Lemon Grass

Growing Lemon Grass Herb Plants in Northeast Florida Gardens

(Cymbopogon citratus) 

Lemon Grass / Cymbopogon citratus For Northeast Florida Origins:

Lemon Grass is native to India and Tropical Asia. It thrives in warm subtropical climates making lemon grass a great, easy care perennial herb for the Jacksonville and St. Augustine area herb garden. 

Lemon grass plants grow quickly when the weather warms up during the summer months. They will need dug and divided every few years.  

Growing Season for Lemon Grass Herb Plants in Northeast Florida:

Lemon Grass is an herbaceous plant, it will turn a bright red color in late fall and winter before going dormant for the winter. For the most part, in the Jacksonville and St. Augustine Florida area landscapes Lemon grass can be harvested late into December. The foliage will re-emerge early the next spring.

Sun Exposure for Lemon Grass / Cymbopogon citratus in Northeast Florida:

Plant Lemon Grass in a part shade / part sun exposure, or in full sun locations in our Jacksonville and St. Augustine Florida area landscapes.

Soil Preference for Lemon Grass in the Northeast Florida garden:

Lemon Grass can be grown into just about any soils providing they are not waterlogged. Amend your planting site with generous portions of compost for best results.

Water and Fertilizer Requirements of Lemon Grass Herb Plants:

Water your newly planted lemon grass herbs every day for the first week or two after planting and taper watering back to every other day, then every third day. After a few weeks your lemon grass plants should be almost surviving on their own with just a weekly watering, unless planted into an above ground container. To keep your lemon grass growing nice and healthy in the Jacksonville and St. Augustine Florida area, remember to water potted plants two to three times per week.

In general herbs require little in the way of fertilizer. To much fertilizer with herbs can be worse than not enough. Over fertiliztion can lead to lush green growth with a reduced quantity of volatile oils in the leaves. Reduced oils, means reduced flavor and aroma in your herbs.

However, in Florida’s sandy soils you may find your plants in some need of som help, particularly if compost wasnt added to the soil when planting. Try fertilizing with a mixture of fish emulsions and seaweed at one ounce of each per gallon of water. Put into a sprayer and water every other week or as needed with the mixed solution.

If you find your plant struggling at any point, make up a batch of compost tea and water generously. Repeat as needed weekly or biweekly.

Size of Lemon Grass When Mature:

Lemon grass plants will grow to 2-4 feet tall and 2-4 feet wide in as little as one growing season when planted from a one gallon S & J Nursery pot. 

Sowing Lemon Grass Seeds into Northeast Florida Soils:

Lemon grass is not generally grown from seed, as the plants do not reliably set seed in most areas, right now my lemon grass has blooms, but the seeds are not formed yet, Its December 20th and so far we haven’t had a freeze, its a race against the frost for seeds with lemon grass. If you want to give it a try here’s a link for sowing lemon grass seeds.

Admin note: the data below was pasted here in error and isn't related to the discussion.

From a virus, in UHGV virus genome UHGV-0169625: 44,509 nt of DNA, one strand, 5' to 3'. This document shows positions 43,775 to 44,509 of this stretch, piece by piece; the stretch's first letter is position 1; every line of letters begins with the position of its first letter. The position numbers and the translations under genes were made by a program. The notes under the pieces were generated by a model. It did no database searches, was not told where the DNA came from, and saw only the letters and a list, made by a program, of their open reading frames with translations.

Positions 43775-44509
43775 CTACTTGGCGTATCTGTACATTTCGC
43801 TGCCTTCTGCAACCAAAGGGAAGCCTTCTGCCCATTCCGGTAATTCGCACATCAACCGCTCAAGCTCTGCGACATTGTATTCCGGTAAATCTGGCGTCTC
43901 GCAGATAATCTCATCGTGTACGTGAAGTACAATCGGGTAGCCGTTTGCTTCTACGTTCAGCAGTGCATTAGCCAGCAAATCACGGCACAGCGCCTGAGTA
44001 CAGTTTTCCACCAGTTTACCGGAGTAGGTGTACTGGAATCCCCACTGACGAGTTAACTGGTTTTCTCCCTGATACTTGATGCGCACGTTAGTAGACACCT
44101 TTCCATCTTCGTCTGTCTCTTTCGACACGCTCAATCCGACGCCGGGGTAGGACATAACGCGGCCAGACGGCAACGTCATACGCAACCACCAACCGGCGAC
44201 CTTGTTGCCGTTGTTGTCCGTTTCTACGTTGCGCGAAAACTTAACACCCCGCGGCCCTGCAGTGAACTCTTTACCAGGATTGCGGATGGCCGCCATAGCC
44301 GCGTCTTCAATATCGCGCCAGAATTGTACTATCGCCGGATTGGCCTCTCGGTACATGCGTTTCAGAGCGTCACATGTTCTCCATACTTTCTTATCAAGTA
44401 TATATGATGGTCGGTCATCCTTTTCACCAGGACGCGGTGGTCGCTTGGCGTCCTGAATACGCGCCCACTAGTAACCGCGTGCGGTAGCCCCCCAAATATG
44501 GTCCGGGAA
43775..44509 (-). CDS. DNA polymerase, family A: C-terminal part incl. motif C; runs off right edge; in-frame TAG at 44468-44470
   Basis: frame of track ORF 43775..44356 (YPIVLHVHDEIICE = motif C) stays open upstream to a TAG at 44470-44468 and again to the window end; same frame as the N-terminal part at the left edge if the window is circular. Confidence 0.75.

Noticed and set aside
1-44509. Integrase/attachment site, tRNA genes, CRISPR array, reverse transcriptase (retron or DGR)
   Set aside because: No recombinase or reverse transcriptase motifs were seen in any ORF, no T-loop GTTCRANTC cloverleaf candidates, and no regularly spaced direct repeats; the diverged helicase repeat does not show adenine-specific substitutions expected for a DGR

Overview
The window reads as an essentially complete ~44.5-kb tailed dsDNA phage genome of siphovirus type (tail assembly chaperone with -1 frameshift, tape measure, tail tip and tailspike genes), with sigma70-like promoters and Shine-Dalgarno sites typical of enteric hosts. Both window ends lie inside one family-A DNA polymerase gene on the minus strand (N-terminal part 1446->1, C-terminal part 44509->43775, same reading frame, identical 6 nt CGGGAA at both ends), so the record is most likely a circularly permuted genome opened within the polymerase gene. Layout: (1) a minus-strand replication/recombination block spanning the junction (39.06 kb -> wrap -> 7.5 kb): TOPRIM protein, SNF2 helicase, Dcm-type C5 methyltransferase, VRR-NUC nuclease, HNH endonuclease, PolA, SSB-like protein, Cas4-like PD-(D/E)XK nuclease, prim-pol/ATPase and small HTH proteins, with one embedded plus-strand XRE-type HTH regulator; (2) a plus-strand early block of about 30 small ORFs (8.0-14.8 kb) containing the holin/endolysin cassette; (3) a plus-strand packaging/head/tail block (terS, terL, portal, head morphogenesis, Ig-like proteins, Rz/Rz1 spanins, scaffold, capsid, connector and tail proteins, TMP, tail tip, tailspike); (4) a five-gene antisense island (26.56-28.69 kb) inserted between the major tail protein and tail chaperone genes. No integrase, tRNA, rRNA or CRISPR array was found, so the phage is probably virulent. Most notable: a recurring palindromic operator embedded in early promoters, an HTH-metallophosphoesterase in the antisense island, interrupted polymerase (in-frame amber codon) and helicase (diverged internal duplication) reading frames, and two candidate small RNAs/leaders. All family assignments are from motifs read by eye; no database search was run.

Click this link to open a new window for help with germinating lemon grass seeds.

They can be easily propagated vegetatively by removing a few shoots and a small portion of their root system from the outside of your growing clump and transplanting them into your garden where you would like them to grow. You can also buy lemon grass shoots or “starts” and put them into a cup of water in a sunny window. Unrooted stem cuttings will grow new roots in just a few weeks.   

Harvesting Your Lemon Grass / Cymbopogon citratus in the Northeast Florida Landscape:

Lemon Grass can be harvested fresh any time during the growing season here in our Jacksonville and St. Augustine area gardens. Simply trim back foliage of outer shoots to 1/2 inch from the ground level.

Any part of the plant is usable from the ground up, most people use the white shoot part at the base of the plant and disregard the leaves because that is the way you would find it at the market. But those leaves are very useful!

Clean lemon grass leaves thoroughly and tie into little bundles. Throw them into the freezer for use whenever you need a hot relaxing bath for your tired sore muscles, use them to make an antiseptic tonic to replace harsh chemical acne treatments, or throw your lemon grass bundle into your tea as you brew it for extra flavor and a nice relaxing brew.

Lemon grass is used heavily in Asian cuisine. Sliced, crushed or smashed leaves and shoots are added to dishes during cooking. 

Lemon Grass tea is made by picking and leaving the leaves to dry for a few days. Brew the dried leaves in hot water for just a few minutes, strain or remove the grass and add a sweetener if desired. I skip the drying part when lemon grass is available fresh from the garden and just bruise up the leaves a bit by rolling the bundle around between the palms of my hands before dropping into the hot water.

Lemon grass has a strong lemon fragrance that makes it a great addition to a scented garden.